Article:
Liberating ourselves from our egos

What is the ego? No doubt a very egotistical question to ask!  I wonder about this as many millions of words have been devoted to this elusive entity.  It occurs to me that I have no real idea what the ego is.  I rarely seem to refer to it except in the broad and general terms that most of society will refer to someone very concerned with getting their own way as being egotistical.  This is odd since I have spent most of my adult life reading a plethora of books concerned with the ego.  Instinctively I find myself shying away from individuals and groups bent on conquering their egos.  Why is this off-putting for me?

My own experience of coming to terms with my own personality began some twenty-five years ago.  It came through my connection with Chrissy and the many people who visited her to consult her for advice on their problems and their lives in general and to do the I-Ching and astrology with her.  At the time Chrissy lived in a cottage in the middle of the welsh countryside.  This cottage at the time had no electricity, no central heating and an outside toilet.  Yet, whilst sitting by a fire consulting the I-Ching and reading wonderful books by firelight created an unforgettable ambience, it was not this which was the most magical and valuable element of the experience.  Instead it was the feeling that was generated for all of us by the experience of being there.  This was a feeling that no matter how difficult our situations might be, everything was ok; it was a feeling of deep peace and reconnection, a feeling of coming home.  This was odd in some ways since there were often tears and fights going on and the deepest and most difficult problems were often being dealt with and people’s personalities with all their tricks being openly discussed and exposed to the light.  Indeed, my friends and I often went with a gut wrenching dread in the pit of our stomachs as we knew that our personalities and all their tricks could be quite ruthlessly exposed.  As my friend Ali would relate, he knew as soon as he saw the gravel of the drive that he would be in tears by the end of the visit.  So what made this experience so special since it involved some very difficult experiences and regular tears and fights?  What made it so special was that no matter how hard the learning and how much our personalities might be exposed everything would be ok and more than that, that we were all accepted and loved for exactly who we were.  The impact was remarkable and all of us would rush to be there whenever we were stuck or struggling, or in many of our cases, whenever we could without imposing (and often when we were imposing!).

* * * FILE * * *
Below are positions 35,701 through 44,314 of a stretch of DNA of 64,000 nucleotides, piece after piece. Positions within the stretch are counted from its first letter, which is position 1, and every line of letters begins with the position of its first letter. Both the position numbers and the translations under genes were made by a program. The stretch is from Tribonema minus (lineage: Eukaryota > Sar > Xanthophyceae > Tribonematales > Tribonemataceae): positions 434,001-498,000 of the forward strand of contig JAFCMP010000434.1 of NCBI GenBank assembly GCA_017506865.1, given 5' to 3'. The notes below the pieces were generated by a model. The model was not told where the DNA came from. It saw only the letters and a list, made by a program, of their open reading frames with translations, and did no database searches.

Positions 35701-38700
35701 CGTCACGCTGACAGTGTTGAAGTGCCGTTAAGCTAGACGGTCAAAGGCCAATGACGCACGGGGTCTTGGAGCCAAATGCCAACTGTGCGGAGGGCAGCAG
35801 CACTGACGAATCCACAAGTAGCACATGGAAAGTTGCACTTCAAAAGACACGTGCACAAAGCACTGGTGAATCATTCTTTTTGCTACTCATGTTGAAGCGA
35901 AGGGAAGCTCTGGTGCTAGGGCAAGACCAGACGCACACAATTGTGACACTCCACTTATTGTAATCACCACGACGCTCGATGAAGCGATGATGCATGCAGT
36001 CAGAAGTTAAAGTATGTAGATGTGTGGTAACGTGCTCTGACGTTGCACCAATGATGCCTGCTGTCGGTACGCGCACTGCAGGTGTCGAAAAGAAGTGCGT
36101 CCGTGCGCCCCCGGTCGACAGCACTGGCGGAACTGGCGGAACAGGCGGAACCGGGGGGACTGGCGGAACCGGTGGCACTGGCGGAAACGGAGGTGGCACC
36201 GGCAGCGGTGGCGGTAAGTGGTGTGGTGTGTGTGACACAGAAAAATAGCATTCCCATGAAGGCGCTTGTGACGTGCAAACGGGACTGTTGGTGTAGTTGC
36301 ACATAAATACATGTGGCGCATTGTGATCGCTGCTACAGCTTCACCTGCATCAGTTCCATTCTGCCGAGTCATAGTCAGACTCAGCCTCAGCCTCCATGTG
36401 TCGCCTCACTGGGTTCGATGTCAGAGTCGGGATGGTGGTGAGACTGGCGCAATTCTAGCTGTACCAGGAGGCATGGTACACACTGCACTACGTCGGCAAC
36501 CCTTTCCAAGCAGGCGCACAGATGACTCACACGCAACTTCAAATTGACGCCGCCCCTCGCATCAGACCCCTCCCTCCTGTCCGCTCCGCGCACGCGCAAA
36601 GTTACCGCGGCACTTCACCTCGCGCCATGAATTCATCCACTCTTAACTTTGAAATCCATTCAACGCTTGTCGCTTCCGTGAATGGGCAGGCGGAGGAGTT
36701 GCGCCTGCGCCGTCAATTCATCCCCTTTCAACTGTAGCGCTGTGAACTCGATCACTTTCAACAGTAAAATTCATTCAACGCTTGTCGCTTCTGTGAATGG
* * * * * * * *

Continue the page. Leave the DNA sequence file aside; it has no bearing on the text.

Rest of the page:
What was intriguing about this environment was that it did not seem to conform to most people’s expectations of an egoless environment.  Indeed, in some ways it was quite the reverse; people interrupted each other, we all boasted and showed off, people would argue and sort out quite nuclear and explosive fights between them, we would compete for attention and Chrissy reserved the right to lose her wisdom and fall in a black hole.  What made it so different and magical was that everything was out in the open; nothing was hidden.  It was challenging; there was little room for people to get away with not being honest about themselves but there was also a great deal of love. We would all show off, but everyone would enjoy each other’s showing off – we were all allowed to be special and we would humourously compete to see who could show off the most.  Nobody would mind about interrupting each other, because the key was that no-one was taking themselves too seriously, rather everyone shared in enjoying and valuing each others personalities.  We would even compete about whose personality was the worst – “you think you are manipulative, you should see how brilliantly I’ve managed to punish my friends whilst maintaining my sense of self-righteousness”.  We were all learning to take our personalities less seriously, to be less identified with them and to revel in them with humour and to revel in each others as well.  We were not being asked to change, but rather to accept our personalities and be who we were without any preconcevied judgements.  We were being trained also to take responsibility for our personalities in their full glory and to be honest and objective about them.  There was always a sense of play – of playing with our own personalities and each other and there was a lot of humour.  I learnt that I was hyper competitive, that I was very sensitive and that I could be pompous at times.  I wasn’t asked to change this but rather to accept these traits in my personality and to take responsibility for them.